• tussock,

    I see there's a massive conspiracy being proposed, backed by shady foreign governments.

    ---

    I did once tend to believe in a few of them, but then, you know. What if Russian nationalist internet trolls are just the same as USian nationalist internet trolls and do very similar stuff in large groups all at the same time because it's the zeitgeist.

    Like gamergate, which was thousands of men who set about harassing female game journalists for a year or more, and it turned out to not be a conspiracy as such, just a bunch of assholes who all happened to believe the same thing (and probably all voted Trump), that women should not be listened to, and a bunch of people got caught up in it to various extents.

    Or like Whaleoil here, who sort of had a massive collection of politicians and political aides and media people at his beck and call but actually was maybe one politician really feeding it and maybe one journalist really driving it as accepted news and that was pretty rare anyway and as far as it went, everyone else was just there at the same time doing some of the same things sometimes, while a lot of other people were highly critical.

    Those things are genuine problems too. Fake news ... well, there's always Fox News, it's not like it has to come from Russia to make USian people stupid about the world at large.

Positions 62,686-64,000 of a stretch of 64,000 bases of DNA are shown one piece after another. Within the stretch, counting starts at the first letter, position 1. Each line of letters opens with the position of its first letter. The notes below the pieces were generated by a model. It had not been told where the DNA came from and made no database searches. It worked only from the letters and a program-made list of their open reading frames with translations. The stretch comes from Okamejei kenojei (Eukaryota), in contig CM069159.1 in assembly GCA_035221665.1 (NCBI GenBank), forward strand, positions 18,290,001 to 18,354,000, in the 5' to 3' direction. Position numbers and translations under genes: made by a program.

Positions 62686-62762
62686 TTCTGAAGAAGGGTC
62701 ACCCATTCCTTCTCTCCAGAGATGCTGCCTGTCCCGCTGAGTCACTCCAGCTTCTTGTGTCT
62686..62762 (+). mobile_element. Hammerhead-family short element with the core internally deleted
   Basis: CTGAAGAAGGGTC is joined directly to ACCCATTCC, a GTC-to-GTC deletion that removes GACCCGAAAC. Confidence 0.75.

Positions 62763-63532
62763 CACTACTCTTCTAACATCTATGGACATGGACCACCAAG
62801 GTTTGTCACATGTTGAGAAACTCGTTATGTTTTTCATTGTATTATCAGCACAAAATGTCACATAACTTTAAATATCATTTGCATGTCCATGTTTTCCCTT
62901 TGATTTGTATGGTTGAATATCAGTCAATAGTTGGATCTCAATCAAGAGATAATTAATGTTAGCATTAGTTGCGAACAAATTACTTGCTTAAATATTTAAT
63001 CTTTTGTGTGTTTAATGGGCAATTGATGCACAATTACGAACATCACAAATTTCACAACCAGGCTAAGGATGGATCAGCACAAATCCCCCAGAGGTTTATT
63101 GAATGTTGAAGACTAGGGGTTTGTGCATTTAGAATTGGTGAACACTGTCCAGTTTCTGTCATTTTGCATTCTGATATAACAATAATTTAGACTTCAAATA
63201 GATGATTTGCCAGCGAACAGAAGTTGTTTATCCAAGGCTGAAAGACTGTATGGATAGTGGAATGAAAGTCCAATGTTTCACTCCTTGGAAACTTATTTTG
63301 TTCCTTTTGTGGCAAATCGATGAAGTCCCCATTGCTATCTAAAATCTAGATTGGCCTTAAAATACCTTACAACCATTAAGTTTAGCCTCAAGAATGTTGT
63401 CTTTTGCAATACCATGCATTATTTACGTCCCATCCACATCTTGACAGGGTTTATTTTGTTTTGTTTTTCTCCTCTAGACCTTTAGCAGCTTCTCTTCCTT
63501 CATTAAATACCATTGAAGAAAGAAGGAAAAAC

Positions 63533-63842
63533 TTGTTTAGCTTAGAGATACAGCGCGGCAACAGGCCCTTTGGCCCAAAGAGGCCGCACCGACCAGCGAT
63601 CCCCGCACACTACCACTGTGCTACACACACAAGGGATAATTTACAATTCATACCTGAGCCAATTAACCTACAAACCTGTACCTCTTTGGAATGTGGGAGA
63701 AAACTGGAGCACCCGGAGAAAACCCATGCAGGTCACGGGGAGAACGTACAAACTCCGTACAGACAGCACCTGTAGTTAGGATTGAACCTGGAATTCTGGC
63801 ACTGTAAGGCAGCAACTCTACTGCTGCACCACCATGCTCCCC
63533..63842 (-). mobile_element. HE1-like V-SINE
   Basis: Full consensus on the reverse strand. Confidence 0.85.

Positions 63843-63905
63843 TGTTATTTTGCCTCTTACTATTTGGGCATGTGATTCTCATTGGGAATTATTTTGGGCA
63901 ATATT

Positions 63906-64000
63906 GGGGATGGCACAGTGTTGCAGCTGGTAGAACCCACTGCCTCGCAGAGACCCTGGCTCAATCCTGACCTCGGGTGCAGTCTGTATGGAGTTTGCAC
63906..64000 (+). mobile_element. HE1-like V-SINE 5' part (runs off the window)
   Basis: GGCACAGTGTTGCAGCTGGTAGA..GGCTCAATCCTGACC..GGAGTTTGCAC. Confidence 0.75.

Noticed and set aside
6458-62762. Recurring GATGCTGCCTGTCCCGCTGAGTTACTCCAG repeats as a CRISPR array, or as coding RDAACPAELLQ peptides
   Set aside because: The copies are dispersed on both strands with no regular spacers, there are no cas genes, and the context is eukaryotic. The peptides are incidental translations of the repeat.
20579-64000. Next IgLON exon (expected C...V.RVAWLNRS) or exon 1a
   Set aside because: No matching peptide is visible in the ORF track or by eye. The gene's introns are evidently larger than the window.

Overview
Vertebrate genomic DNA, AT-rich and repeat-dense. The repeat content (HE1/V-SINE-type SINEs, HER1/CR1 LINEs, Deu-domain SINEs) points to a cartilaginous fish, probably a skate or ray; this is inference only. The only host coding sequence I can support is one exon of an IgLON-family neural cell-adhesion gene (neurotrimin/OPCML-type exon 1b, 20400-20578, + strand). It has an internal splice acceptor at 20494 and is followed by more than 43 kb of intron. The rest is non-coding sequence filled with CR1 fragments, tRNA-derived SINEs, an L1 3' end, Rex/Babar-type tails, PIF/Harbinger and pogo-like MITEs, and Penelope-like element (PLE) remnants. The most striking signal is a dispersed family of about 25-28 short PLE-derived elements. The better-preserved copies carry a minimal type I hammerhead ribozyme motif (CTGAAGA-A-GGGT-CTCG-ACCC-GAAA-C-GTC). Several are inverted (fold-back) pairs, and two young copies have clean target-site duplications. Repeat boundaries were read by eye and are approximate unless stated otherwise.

And there are actual conspiracies. The actual evangelical Christian religious conspiracy in the United States to dumb down science education and "teach the controversy". Or the actual political conspiracy of the Republican party to tell a lot of anti-abortion lies in order to secure that same high-turnout religious vote, because it only hurts women. You've heard of them from first-hand sources, because you always do with real conspiracies. People are proud of that organisational shit.

    When George W. Bush was conspiring to invade Iraq on a bunch of lies, the western media mostly parroted them, but there was also leaks from inside and criticism against and the biggest protests against it ever seen around the world. There's plenty of people still believe Iraq was about WMDs and ISIS is a natural result of Islam, rather than the invasion was a conspiracy of lies and ISIS appeared out of the horrific lack of care shown for the population after it. The real world being more complicated still.

    ---